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US Govt looses court case against Google

A federal judge on Friday denied a US government request that Google Inc be ordered to hand over keywords customers use to search its Web database, but will require the company to produce some Web addresses indexed in its system.

india Updated: Mar 18, 2006 21:51 IST
Reuters
Reuters
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A federal judge on Friday denied a US government request that Google Inc be ordered to hand over keywords customers use to search its Web database, but will require the company to produce some Web addresses indexed in its system.

In a 21-page ruling that has implications for the privacy of Internet users, Judge James Ware of the US District for the Northern District of California said privacy considerations led him to deny part of the US Justice Department's request.

"To the extent the motion seeks an order compelling Google to disclose search queries of its users the motion is denied," Ware wrote.

"This concern, combined with the prevalence of Internet searches for sexually explicit material ... gives this court pause as to whether the search queries themselves may constitute potentially sensitive information," he said.

US Attorney General Alberto Gonzales had subpoenaed Google to turn over data the government wanted from the company as part of the Bush Administration's attempt to defend the effectiveness of a 1996 online child pornography law.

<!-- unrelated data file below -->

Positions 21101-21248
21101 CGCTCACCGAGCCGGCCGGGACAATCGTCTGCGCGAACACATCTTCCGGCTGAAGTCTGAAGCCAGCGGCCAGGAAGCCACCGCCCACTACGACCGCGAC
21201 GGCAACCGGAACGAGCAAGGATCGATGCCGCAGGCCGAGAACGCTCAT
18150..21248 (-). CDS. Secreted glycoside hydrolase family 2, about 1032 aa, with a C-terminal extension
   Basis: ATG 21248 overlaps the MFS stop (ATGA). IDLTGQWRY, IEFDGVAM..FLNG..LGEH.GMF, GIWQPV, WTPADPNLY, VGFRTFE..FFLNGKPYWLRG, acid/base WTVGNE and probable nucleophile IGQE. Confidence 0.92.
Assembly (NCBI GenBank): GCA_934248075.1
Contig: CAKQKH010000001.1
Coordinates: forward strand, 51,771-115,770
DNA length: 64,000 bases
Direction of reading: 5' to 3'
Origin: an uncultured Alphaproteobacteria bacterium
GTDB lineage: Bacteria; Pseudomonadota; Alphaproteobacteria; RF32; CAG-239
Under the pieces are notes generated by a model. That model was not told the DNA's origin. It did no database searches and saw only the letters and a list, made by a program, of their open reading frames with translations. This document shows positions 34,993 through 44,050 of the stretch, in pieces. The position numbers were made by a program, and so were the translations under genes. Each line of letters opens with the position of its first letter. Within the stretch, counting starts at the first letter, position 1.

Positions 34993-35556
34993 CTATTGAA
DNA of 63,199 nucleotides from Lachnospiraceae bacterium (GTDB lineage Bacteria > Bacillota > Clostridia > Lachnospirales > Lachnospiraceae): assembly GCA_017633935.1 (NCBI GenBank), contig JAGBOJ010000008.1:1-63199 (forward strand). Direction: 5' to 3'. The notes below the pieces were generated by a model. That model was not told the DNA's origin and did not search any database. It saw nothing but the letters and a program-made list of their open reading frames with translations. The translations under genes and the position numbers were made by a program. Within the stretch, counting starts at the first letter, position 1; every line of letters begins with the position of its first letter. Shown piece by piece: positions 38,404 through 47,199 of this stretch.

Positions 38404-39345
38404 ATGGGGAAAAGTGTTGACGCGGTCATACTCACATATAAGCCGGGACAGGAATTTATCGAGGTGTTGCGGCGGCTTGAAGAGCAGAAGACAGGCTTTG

During a court hearing on Tuesday the government reduced the number of Google searches it wanted data on to just 50,000 Web addresses and roughly 5,000 search terms from the millions or potentially billions of addresses it had initially sought.

"The court grants the government's motion to compel only as to the sample of 50,000 URLs (Uniform Resource Locators), from Google's search index," the judge ruled, referring to the searchable catalog of documents that form the core of Google's Web search service, the most widely used in the world.

He ruled that the 50,000 Web addresses, or URLs, was a relevant request by the government for use in a statistical study it is doing to defend the constitutionality of a federal online child antipornography law that is at issue in a separate case, ACLU vs Gonzales.

"The expectation of privacy by some Google users may not be reasonable, but may nonetheless have an appreciable impact on the way in which Google is perceived, and consequently the frequency with which users use Google," Ware wrote.

In his decision, Judge Ware wrote of the "three vital interests" that needed to be weighed in the case: national interest, proprietary business information and privacy concerns.

"This Court is particularly concerned any time enforcement of a subpoena imposes an economic burden on a non-party," he wrote in a filing made at the close of business of Friday.

The judge found that given Google's importance in the Web search business, the government would need at least some data.

"Because Google has the greatest market share, the government's study may be significantly hampered if it did not have access to some information from the most often used search engine," the judge's opinion stated.

First Published: Mar 18, 2006 21:51 IST